“No matter what happens, I want you to believe me. I want you to trust me that everything will be alright. But I don’t want your parents to influence your decision. This was our choice, our life. It is not their decision to make”.
Surrounding me, sitting in the same colorless chairs were those who were also affected by a sudden change in their lives. Maybe they were ready for this. Maybe they were not. A man was by himself, in the corner of the vast sea of white chairs, his gaping mouth showcased his cavity ridden teeth for the world to see. A few seats over was an elderly female, her hands occupied with the crochet project in front of her. Her fingers tangled in her canary yellow yarn. Her thick glasses resting on the tip of her crooked nose. Across from her was an obese woman, her purple blotched body stuffed into the chair, her breathing was heavy and rasps. Her oval head was missing patches of greasy black hair.
Many other individuals occupied this space. But the one across from us was a disheveled woman whose hair was styled in all directions by her infant son. He was screaming and kicking in her arms, as though she was an unknown monster trying to devour him. His face was red and sweaty, tears dripped from his eyes. His scream was that of a broken record. He didn’t understand what was going on. He was in pain. His mother, with her hazel eyes, swaddled him and caressed his face in her breasts. He squirmed even more on her lap, and shrieked over his mother’s attempt to sing to him. The entire building stared at the passing incident. Some gave sympathetic glances, while many others sneered at the scene. Hushed whispers of discontent filled the white space. But I for one could not bring myself to criticize her.
From the day in the bathroom, I was excluded from the group of anonymous free individuals who could live any life they wanted to live. Boundaries, limitations, expectations, and labels did not exist for them. From the moment my pregnancy test proved positive, a hefty shackle was placed on my ankle. I wasn’t allowed to sit in the peanut gallery anymore and condemn those around me as I pleased. I had to put my own selfish desires away as I promised another that I would fulfill theirs. Nonetheless, the family sitting in front of me vividly predicted my failures. Was I strong enough to perform what Mother Nature has performed for millenniums? It didn’t matter what decision I made at that time with Mrs. Smith, a leash and a tag would have stayed around my neck forever. People would continue to ridicule and judge me no matter which path I decided to take. But I decided to take the first step onto this path because I knew my daughters would have a good life with their father by their side. I wanted to shower my daughters with all the love, warmth, and attention I could muster. I wanted them to know and experience the wonderful and exciting world that is outside the womb. That was my decision. That was our final decision.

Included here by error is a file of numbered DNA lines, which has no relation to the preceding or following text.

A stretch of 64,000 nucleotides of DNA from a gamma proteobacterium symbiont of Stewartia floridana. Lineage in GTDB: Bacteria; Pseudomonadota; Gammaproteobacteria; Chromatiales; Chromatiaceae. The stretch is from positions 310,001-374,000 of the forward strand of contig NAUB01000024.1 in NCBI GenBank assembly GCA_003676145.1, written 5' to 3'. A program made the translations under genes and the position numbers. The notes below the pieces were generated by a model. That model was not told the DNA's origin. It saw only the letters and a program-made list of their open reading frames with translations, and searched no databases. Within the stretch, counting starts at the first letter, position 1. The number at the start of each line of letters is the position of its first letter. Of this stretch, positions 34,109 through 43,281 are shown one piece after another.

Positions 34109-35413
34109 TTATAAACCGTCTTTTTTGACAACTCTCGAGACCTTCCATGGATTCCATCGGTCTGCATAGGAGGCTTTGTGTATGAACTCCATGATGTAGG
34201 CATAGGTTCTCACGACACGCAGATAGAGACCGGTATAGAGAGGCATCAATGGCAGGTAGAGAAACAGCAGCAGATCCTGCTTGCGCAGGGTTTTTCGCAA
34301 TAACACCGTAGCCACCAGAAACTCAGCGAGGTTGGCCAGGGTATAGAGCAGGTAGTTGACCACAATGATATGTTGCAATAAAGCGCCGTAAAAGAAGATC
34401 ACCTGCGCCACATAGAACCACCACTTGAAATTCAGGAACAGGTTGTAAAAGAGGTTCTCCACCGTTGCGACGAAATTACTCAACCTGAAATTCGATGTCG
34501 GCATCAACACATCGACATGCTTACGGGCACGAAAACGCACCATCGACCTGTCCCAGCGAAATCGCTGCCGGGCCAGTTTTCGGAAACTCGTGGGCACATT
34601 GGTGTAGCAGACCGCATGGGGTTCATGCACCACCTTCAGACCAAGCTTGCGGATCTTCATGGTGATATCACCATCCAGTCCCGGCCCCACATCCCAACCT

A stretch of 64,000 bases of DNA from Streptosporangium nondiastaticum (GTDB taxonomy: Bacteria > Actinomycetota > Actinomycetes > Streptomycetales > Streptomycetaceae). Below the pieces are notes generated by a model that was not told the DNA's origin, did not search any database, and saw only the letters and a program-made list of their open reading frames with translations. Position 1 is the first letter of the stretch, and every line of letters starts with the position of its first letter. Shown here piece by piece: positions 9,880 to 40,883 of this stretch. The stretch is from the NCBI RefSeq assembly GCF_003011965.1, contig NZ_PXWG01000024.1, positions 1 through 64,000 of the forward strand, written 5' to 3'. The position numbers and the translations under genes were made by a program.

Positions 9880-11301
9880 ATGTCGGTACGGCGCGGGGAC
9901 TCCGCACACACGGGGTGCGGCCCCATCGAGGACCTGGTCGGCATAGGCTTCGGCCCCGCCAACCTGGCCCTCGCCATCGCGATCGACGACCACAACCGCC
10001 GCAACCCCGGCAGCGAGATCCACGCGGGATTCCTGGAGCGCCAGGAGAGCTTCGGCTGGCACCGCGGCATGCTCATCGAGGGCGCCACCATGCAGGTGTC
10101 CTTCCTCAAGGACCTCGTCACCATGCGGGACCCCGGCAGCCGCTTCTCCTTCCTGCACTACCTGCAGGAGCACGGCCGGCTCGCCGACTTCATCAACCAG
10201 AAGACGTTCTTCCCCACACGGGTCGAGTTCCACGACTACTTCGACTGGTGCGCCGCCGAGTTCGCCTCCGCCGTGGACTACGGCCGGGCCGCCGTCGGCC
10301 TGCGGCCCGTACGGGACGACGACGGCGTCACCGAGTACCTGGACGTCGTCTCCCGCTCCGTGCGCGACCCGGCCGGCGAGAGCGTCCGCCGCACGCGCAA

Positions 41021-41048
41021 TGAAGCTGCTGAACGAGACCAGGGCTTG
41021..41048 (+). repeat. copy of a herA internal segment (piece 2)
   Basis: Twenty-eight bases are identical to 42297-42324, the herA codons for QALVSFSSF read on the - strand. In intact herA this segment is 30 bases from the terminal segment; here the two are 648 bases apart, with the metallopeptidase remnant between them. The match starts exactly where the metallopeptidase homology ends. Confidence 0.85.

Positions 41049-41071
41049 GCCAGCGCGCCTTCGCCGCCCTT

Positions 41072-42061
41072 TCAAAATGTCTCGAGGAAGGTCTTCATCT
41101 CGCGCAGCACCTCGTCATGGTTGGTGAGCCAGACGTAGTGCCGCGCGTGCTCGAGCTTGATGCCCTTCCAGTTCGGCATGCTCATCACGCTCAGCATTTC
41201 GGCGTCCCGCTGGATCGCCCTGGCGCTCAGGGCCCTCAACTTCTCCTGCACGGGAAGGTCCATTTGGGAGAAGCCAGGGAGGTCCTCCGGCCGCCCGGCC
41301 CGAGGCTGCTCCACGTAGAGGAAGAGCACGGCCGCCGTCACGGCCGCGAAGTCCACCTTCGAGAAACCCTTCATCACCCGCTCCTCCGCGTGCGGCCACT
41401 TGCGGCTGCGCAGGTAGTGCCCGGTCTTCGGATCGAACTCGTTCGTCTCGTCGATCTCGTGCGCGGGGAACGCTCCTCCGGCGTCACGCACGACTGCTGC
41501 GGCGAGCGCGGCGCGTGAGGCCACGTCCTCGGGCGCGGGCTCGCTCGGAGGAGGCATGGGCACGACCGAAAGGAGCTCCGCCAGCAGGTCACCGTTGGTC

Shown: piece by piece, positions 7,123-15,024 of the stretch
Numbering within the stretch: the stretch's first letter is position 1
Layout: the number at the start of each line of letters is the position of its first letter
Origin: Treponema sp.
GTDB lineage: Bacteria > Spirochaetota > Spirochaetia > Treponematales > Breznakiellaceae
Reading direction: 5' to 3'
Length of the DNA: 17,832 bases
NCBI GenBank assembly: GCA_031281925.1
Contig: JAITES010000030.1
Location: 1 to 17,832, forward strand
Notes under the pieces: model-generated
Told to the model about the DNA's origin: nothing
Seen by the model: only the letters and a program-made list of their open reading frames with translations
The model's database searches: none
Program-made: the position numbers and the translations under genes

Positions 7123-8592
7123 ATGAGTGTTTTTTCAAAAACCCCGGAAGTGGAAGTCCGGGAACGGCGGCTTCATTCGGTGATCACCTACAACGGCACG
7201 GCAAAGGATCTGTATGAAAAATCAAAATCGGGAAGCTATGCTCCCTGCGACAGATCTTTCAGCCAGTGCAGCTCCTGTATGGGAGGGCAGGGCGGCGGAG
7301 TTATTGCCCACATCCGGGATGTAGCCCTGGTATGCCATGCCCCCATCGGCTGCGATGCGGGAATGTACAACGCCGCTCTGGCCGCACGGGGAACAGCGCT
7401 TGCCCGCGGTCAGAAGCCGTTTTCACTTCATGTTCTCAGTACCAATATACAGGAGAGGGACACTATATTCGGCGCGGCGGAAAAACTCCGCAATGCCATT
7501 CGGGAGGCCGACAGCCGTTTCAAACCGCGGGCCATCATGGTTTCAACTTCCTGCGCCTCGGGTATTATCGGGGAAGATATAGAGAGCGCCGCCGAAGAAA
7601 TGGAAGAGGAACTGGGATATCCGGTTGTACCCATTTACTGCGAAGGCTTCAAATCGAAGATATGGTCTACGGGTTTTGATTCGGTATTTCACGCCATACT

I looked back into my husband’s eyes, and smiled.
The white winter didn’t come that year, and I was grateful.
Michelle Jiang is a junior at Stony Brook University and she is studying to become a nurse. She is from New York, but she lived in Florida for half of her life. She enjoys cooking for others and watching the Food Network for inspiration. If she had the chance she would love to have tea with Arthur Golden discussing her favorite book, Memoirs of a Geisha.